Lankan maid kills herself
Lankan maid kills herself
The Sri Lankan Embassy has confirmed the death of Easwary (not her real name), 35, who hailed from Colombo, the capital of the island nation.
The maid’s Saudi employer had to break down the door of the bathroom when she failed to answer repeated calls only to find her dead, according to embassy sources.
The Eastern Province police spokesman, Col. Ziad Al-Rugaiti, said the maid committed suicide and that the police are investigating her motive.
Embassy sources admitted that they receive reports of suicide cases at regular intervals.
The cases are reported to the next-of-kin of the deceased, they said and they do their best to conduct fair investigations on the deaths.
“We are conducting an analysis on the pattern of suicide cases among the housemaids in the Kingdom,” the sources noted.
In an earlier case involving a housemaid, Poshpawalli Selladurai, 36, who had supposedly committed suicide, was actually murdered by her female sponsor. This was revealed in the postmortem report.
The police in Al-Jouf, some 1,200 km from the capital arrested the sponsor who later admitted her guilt and paid the blood money to the maid’s relatives.
Embassy sources said that they were also waiting for Easwary’s postmortem report which would be released by the police shortly.
Head of Sri Lanka’s National Institute of Mental Health Promotion, Dr. Neil Fernando, said that the latest official data shows that Sri Lanka has one of the highest suicide rates in the world with almost 4,000 cases per year. The majority of victims were aged 15-44, he added.
In 1950, Sri Lanka’s annual suicide rate was 6.5 per 100,000. By 2001, it had climbed to 55. In 1996, the island nation had the highest rate in the world, with almost 9,000 suicide deaths that year. Though the rate declined to 16 per 100,000 in 2011, it remains among the worst globally.
According to a recent police report, 3,770 people committed suicide, including 231 women, in 2011. Most were from rural areas and were mainly due to poverty and debt. This impoverishment has been intensified by government cuts to farm subsidies, rising production costs and low prices of agricultural goods.
We have a story to share with the Saudi people, says new US official in Riyadh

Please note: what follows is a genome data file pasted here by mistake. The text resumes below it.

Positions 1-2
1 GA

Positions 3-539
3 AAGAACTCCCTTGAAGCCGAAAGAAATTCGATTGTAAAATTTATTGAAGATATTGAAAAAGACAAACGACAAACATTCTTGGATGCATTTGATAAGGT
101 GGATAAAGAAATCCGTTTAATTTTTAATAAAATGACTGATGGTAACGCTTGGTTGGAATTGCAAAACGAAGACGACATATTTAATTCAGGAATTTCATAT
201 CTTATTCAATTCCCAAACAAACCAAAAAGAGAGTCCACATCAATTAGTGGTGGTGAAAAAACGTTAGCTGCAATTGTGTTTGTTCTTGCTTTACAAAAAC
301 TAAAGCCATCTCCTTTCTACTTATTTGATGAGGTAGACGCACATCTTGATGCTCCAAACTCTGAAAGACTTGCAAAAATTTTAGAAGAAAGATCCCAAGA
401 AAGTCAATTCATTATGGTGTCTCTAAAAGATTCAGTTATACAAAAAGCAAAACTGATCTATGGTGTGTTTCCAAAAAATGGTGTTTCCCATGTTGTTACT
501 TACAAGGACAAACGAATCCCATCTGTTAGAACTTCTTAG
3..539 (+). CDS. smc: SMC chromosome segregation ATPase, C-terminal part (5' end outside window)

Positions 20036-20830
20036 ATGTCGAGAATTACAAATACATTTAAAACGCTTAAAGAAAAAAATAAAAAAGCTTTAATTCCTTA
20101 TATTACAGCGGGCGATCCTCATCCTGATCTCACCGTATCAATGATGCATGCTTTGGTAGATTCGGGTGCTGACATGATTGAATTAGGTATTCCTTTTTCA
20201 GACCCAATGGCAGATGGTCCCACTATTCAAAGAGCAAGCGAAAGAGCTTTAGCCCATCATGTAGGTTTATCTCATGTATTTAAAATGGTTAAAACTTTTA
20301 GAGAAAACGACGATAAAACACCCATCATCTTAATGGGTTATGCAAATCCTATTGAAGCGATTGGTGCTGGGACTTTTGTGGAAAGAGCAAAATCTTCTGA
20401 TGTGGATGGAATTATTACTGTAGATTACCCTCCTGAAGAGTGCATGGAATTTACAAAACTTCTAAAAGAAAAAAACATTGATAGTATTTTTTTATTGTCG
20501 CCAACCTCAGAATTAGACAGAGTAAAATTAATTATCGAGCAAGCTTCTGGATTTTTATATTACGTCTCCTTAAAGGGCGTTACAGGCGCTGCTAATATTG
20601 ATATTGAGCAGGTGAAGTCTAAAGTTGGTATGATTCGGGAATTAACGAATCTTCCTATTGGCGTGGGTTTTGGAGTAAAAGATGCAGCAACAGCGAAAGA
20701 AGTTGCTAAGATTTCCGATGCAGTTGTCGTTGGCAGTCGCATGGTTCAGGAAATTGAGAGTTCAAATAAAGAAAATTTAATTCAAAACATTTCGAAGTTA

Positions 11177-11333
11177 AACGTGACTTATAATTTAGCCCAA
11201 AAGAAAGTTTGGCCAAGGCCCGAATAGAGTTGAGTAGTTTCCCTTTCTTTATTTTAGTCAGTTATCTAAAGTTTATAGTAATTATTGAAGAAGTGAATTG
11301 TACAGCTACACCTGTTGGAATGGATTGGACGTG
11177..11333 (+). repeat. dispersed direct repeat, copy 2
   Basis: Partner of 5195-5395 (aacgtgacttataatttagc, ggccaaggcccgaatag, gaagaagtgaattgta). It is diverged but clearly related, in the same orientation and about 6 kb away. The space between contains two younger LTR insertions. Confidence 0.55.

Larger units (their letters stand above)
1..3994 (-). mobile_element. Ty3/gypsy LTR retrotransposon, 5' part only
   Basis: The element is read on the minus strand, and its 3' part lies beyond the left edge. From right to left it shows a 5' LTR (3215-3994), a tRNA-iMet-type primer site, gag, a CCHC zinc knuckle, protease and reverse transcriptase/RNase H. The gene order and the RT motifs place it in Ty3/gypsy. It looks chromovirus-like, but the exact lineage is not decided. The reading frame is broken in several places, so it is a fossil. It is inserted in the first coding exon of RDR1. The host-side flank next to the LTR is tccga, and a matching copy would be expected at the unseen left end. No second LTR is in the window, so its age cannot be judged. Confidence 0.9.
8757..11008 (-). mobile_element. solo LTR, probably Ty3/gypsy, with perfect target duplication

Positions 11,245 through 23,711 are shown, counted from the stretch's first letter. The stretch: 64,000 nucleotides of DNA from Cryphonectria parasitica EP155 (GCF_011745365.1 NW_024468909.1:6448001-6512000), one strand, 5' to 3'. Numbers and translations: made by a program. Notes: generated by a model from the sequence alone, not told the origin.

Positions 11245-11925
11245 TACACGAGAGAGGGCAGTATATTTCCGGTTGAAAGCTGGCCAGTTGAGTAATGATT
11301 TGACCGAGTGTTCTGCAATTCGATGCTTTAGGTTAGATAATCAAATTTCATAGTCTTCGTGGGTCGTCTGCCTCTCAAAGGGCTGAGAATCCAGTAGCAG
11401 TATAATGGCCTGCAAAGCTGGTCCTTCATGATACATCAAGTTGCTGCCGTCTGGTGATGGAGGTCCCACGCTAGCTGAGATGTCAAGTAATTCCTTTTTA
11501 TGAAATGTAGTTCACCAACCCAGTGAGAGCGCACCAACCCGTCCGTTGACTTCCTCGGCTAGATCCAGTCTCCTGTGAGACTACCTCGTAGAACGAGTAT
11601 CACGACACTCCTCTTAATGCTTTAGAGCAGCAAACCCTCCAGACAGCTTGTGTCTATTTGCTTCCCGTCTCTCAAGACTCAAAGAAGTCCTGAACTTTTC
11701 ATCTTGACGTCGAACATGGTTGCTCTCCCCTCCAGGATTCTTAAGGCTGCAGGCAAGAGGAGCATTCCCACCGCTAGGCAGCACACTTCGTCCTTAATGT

- We have a story to tell and a story to share in Saudi Arabia with the Saudi people. We are pleased that so many Saudis want to study in the United States: US Public Affairs Counselor in KSA
RIYADH: Cultural and educational exchange programs between Saudi Arabia and the United States “help build stronger ties between the two countries and bring them closer together,” according to Brian Shott, the new US Public Affairs Counselor in Saudi Arabia.
Speaking at a reception to welcome him at the US embassy in Riyadh on September 18, he said: “One of the main things we do is we try to share aspects of the United States and of American culture, but we also learn from Saudis and Saudi culture.”
In her opening speech, the embassy’s Deputy Chief of Mission Martina Strong also highlighted the enduring relationship between the two countries, saying: “Tonight is a celebration, a celebration of a friendship that has extended over many, many decades.”
Shott, who previously served in Morocco, Cairo and Baghdad, will be in Saudi Arabia for the next two years, during which he will promote educational and cultural exchanges.
“There are some real opportunities here and we have been fortunate enough to be able take advantage of partnerships with Saudi organizations and Saudi agencies, whether it is the General Authority for Culture or the Ministry of Education,” he said.
“We have a story to tell and a story to share in Saudi Arabia with the Saudi people. We are pleased that so many Saudis want to study in the United States.”
Meanwhile, the reception also served as a farewell to Robin Yeager, the cultural attache in Riyadh. She said that it had been a “very dynamic time to be in Saudi Arabia. It has been a pleasure and an honor to be here at a time when I get to know first-hand the future that Saudis are trying to build.”
The night that women were were given the right to drive, she said she went out and saw the “thrill on their faces.” To assist with empowerment and other progressive policies, embassy staff work on social issues and provide leadership training for women’s groups, she said.
“It is beautiful because they take something that an American expert talks to them about and they turn it into the Saudi way to approach it,” she added. “It’s not that we are changing things; it’s that we are giving them tools, so they can build what they want to build.”